297. Memorandum From Samuel Belk of the National Security Council Staff to the President’s Special Assistant for National Security Affairs (Bundy)1
- Soviet Memorandum to Japan on “Measures to Strengthen the Power of the UN for Securing International Peace and Security” (Unofficial Japanese Translation Attached)2
We have now received an unofficial translation of the Soviet note from the Japanese news media and, according to press reports, all other UN members will receive the same note. Governor Stevenson, who has returned early from Illinois, is scheduled to see Ambassador Fedorenko late this afternoon, when it is assumed the note will be delivered.
If the Japanese translation can be depended on—and I think it can—the Russians have made still another strong pitch for strengthening the Security Council. We, of course, want to do the same thing, but in a different way.
The Russian approach would take away the prerogative which the General Assembly gave itself in 1950 when faced with a Security Council deadlock on the matter of going into Korea. (At that time, the GA, under the “Uniting for Peace Resolution”, decided that there were two ways to by-pass the Council when faced with a deadlock because of the veto: 1. any problem could be sent to the Assembly by an affirmative vote of any seven members of the Security Council, and 2. the GA could, by a simple majority vote, decide to take up an issue at a special emergency session.) There is a strong argument that the Resolution violates Chapter VII of the Charter, which relegates peacekeeping to the Security Council, not to the General Assembly. The US, however, is in favor of retaining the Resolution because it provides the only escape hatch from a deadlocked Council. Our hope for strengthening the Council would come through our proposals for controlling financing through the Council (a weighted Finance Committee of Council members) and increased Soviet cooperation in the Council because of the make-up of the GA.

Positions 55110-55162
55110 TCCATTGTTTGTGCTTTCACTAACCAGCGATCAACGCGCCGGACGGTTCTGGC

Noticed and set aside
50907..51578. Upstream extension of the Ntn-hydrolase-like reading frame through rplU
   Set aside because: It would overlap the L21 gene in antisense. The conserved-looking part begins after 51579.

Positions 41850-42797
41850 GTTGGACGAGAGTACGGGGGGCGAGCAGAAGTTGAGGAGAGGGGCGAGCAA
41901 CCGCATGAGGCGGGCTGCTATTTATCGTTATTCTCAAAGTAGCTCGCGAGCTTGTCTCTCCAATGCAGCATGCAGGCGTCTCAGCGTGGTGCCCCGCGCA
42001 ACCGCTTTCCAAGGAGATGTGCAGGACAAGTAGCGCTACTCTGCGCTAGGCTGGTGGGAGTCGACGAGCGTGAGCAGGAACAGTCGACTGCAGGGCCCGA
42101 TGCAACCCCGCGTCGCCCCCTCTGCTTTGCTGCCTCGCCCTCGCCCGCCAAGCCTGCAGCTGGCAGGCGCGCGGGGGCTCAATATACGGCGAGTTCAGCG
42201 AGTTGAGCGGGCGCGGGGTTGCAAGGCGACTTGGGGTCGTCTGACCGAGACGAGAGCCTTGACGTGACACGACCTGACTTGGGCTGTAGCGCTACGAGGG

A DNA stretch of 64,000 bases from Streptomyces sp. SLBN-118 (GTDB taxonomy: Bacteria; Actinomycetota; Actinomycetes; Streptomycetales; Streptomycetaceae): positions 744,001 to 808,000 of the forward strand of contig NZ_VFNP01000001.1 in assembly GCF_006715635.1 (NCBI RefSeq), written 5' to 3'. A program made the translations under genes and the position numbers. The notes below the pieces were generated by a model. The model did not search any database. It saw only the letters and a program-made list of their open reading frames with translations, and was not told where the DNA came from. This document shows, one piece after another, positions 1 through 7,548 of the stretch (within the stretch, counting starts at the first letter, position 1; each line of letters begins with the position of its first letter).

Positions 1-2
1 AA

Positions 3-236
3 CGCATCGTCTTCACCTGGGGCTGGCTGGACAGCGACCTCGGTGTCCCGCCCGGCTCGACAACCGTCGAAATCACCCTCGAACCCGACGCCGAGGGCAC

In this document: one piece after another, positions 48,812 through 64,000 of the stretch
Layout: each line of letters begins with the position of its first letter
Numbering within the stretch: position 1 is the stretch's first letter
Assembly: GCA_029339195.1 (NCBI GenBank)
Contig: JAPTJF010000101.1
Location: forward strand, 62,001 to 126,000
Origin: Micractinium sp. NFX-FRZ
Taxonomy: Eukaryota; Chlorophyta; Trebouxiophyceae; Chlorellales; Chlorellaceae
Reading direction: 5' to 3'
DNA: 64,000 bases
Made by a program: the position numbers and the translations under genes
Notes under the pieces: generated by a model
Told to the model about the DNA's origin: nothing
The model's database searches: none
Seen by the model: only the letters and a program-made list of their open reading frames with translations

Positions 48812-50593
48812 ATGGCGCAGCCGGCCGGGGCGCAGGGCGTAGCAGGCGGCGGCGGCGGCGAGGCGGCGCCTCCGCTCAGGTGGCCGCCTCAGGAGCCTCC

On the problem of financing, the note alludes only to the future, but at least the way is cleared for further discussions. Stevenson is going to probe [Page 641] Fedorenko on the matter of past financing when he sees him today.
The Peacekeeping Force proposed by the Russians would be under Security Council jurisdiction and, therefore, the use of such a force would be subject to the veto. This shouldn’t worry us very much. If we and our allies decide to put a peacekeeping force into a country we can do it just as we did in Lebanon and inform the Security Council that we have done it or that we are going to do it.
The tone of the note is reasonable and holds promise at least for extensive negotiations on matters that need much to be negotiated. There certainly will be more to be said when we get the official text with whatever remarks Fedorenko makes to Stevenson.